Matching talent to value


We’re really testing for, where is the hard-core
work and strategic decision making and leadership
happening? In the cybersecurity example, one of
the things that we look for frequently and have
discussions about is, how much value is at risk?
And how much do we want to assign in terms of
protecting risk? That’s where cybersecurity roles
come in rather frequently.
Mike Barriere: One thing I would emphasize is the
front end of this. When you think of value drivers,
let’s say you think of some that might be around
organic growth, let’s say revenue growth as an
example. You start to look across the organization.
Let’s say you want to grow a billion dollars on the
top line. You look at your commercial groups, sales,
and marketing. You look at product or operations,
depending on your business, and then you look at
those enabling functions.
You could literally take a billion dollars of top-line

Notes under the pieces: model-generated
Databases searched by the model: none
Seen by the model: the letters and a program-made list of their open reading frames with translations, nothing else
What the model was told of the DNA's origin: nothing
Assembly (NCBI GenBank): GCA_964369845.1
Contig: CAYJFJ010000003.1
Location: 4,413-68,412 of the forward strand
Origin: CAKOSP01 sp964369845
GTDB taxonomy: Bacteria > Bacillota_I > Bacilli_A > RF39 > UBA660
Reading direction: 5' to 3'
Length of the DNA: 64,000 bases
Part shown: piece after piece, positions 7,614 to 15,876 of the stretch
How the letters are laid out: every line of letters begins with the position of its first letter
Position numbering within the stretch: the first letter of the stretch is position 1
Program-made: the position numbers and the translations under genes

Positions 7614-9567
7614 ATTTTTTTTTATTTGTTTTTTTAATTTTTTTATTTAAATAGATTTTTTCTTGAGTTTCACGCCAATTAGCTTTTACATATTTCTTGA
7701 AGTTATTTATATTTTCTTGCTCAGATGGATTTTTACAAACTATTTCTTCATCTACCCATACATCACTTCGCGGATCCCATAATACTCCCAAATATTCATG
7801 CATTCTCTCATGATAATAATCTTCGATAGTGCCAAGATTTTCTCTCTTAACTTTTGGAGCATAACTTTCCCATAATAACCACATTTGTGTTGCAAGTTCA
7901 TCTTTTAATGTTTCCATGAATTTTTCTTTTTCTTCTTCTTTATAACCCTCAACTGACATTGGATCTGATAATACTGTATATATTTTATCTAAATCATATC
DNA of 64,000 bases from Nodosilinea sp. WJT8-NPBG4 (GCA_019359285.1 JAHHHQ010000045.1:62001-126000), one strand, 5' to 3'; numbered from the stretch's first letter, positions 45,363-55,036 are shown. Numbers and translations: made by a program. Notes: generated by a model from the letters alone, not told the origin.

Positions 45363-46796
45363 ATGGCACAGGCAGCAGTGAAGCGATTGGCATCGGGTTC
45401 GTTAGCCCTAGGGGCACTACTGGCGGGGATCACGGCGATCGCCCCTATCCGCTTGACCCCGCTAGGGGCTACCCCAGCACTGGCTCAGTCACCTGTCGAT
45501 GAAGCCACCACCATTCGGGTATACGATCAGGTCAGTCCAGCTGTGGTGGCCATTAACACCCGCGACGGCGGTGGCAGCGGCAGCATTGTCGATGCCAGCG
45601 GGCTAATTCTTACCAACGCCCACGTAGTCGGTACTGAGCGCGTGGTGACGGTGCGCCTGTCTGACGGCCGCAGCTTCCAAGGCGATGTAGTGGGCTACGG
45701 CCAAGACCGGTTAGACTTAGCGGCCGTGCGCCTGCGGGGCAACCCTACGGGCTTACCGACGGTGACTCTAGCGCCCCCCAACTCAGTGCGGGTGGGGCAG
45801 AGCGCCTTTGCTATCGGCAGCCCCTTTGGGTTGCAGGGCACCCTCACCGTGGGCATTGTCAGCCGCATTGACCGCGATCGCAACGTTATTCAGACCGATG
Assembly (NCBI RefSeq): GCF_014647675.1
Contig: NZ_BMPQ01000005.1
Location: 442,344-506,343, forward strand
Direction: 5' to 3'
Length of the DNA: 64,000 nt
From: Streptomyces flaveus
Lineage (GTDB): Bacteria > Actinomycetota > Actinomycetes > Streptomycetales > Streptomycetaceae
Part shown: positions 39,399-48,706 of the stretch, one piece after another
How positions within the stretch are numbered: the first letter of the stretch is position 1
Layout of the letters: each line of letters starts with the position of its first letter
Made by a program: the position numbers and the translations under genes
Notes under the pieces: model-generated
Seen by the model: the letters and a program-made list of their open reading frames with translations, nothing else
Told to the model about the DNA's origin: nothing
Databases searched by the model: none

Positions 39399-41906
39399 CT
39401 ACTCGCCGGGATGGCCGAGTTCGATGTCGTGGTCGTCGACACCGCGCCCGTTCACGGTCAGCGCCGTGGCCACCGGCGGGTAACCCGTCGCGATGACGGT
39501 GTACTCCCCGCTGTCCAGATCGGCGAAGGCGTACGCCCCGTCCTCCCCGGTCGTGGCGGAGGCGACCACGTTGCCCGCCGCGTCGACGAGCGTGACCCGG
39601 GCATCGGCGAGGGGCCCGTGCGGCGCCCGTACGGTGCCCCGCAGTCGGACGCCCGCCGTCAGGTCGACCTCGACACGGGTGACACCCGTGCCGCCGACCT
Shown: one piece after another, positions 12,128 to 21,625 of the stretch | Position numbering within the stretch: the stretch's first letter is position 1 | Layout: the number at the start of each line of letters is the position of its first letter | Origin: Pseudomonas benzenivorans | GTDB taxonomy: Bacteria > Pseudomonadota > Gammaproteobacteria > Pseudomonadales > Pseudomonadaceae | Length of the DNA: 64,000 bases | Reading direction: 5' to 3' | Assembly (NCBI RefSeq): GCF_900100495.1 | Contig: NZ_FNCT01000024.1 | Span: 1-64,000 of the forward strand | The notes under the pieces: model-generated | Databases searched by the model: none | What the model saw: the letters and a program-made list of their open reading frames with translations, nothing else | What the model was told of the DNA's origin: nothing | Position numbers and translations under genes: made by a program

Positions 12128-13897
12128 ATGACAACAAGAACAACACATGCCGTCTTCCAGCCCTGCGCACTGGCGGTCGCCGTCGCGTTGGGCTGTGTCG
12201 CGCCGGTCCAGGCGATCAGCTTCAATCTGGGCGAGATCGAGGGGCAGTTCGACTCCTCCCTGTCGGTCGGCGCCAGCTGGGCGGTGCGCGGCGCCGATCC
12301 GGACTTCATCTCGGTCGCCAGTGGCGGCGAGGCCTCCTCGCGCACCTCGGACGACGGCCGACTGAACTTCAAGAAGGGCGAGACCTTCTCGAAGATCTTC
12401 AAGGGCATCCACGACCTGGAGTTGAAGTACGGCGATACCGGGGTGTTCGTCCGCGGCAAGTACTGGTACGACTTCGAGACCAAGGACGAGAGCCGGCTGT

revenue growth and say, OK, 30 percent of that has
to come from sales and marketing. They have to go
out and create the demand. But obviously, that’s
not all of it. We have to deliver the product. Maybe
there’s an R&D contribution, or maybe there’s a
real operations component. These are the creator
roles, because they’re so important to generate
the demand for, in this case, the top-line revenue
growth, as well as the delivery.
So maybe 30 percent is in sales and marketing,
another 30 percent in operations. Now you still
have 40 percent of that value, which could come
from these enabling functions like technology or
HR to provide the talent to the sales teams or the